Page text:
THE IMPOSSIBLE GALLERY | London, England | Unit 21 | 2015
The concept was conceived by using lines from the existing site light studies to generate enclosures and boundaries for the impossible Gallery proposal. The gallery is only made by slits, there are no windows on this narrow and long building. This simple method distinguishes the outline of the entire ﬁgure and abstracts the stance of the architecture. The slits make us more sensitive to light. The interior space is light beyond expectations. Light through the slits varies its appearance momentously accordingly to weather, season and time.
Through the light studies it became easy to read the predominating brighter area in the middle of the site. This links to the concept of two separated buildings with the same function but interconnected with different directions, just like the platforms at the station, westbound and eastbound, interconnected by separate, same use but with different directions.
Since the original roof is gone, the beneﬁt of having abundant natural light during the day is one of the positive points of the Barbican Station. Although, during the evening, or even while late afternoon during winter the platforms can become very dark, very grim. The slits on the floor of the gallery allows not only natural light in, as they also have artificial lighting in place to provide a well lit platform, sheltered not only from the weather but also with a welcoming bright feel.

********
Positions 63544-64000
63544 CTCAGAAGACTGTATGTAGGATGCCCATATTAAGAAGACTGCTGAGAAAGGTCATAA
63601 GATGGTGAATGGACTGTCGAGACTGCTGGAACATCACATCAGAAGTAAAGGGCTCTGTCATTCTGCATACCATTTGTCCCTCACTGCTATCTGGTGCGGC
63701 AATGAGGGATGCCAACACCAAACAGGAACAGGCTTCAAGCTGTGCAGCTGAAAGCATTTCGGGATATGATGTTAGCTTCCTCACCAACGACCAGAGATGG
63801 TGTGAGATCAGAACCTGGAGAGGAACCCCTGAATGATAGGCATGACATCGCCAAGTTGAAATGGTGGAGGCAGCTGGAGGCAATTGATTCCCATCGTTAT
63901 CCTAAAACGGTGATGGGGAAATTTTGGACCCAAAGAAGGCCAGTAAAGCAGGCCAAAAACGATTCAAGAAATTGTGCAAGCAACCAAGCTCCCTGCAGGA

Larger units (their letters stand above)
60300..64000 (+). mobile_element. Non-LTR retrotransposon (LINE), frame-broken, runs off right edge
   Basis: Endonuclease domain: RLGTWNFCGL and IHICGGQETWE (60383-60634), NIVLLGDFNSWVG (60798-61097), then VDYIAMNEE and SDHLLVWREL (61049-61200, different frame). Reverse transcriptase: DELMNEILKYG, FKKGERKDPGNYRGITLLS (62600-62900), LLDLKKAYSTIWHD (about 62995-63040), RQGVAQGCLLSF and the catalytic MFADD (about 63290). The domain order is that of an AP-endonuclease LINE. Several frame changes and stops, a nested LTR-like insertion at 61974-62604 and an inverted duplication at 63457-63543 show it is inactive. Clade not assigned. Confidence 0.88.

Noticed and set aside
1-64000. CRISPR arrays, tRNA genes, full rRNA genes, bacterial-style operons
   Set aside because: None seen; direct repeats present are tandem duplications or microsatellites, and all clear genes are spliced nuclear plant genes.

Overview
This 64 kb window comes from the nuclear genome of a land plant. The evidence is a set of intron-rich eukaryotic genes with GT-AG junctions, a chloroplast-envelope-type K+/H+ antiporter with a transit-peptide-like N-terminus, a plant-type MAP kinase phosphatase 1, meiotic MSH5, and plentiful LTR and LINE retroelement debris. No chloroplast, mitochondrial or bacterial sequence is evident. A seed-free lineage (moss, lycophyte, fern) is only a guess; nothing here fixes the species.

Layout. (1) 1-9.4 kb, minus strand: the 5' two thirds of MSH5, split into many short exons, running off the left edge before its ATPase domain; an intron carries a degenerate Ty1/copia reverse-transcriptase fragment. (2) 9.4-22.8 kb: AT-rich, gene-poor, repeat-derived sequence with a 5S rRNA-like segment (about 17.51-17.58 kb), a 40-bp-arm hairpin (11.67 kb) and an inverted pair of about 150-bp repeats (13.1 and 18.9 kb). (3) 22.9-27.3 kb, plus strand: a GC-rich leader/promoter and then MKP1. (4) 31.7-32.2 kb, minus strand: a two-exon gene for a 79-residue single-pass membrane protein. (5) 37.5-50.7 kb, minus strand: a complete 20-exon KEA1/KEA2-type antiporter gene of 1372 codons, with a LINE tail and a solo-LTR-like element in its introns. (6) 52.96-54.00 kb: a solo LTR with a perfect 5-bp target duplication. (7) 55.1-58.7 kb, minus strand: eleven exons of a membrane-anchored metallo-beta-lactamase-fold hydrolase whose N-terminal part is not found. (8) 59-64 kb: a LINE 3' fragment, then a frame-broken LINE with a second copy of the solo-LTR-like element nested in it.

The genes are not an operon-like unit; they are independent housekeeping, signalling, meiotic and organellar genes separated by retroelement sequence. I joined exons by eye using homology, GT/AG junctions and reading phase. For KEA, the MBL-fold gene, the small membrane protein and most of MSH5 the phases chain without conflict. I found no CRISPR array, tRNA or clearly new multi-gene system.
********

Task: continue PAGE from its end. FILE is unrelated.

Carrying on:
Creating anticipation: The exhibition spaces are small, but with strategically places walls, dictated by light. Those exhibition spaces are on separated levels, users are encouraged to explore the building in case they decided only to use the services. The design generates a series of experience for the user through a play of scale and light, which helps users to orient themselves in the space. The light-ﬁlled transparent nature of the glass skin is contrasted against the steel solid cor-ten steel walls and rectilinear opening of the private interiors.
On this design, the aim is to allow the commuters to experience the gallery even if they are the station platforms, the platforms would work as an extension of the galleries. The freedom of controlling the gallery light conditions directly from the platform through the counterweight pulley system. Therefore, the commuters would impact on the platform’s lighting conditions. The shading device composed of tensile sails, which are controlled manually via counterweight system which the public has access via the platform. Using a pulley system to tension the steel cables, easily one can open and close the sails above the gallery and station to achieve more or less lighting.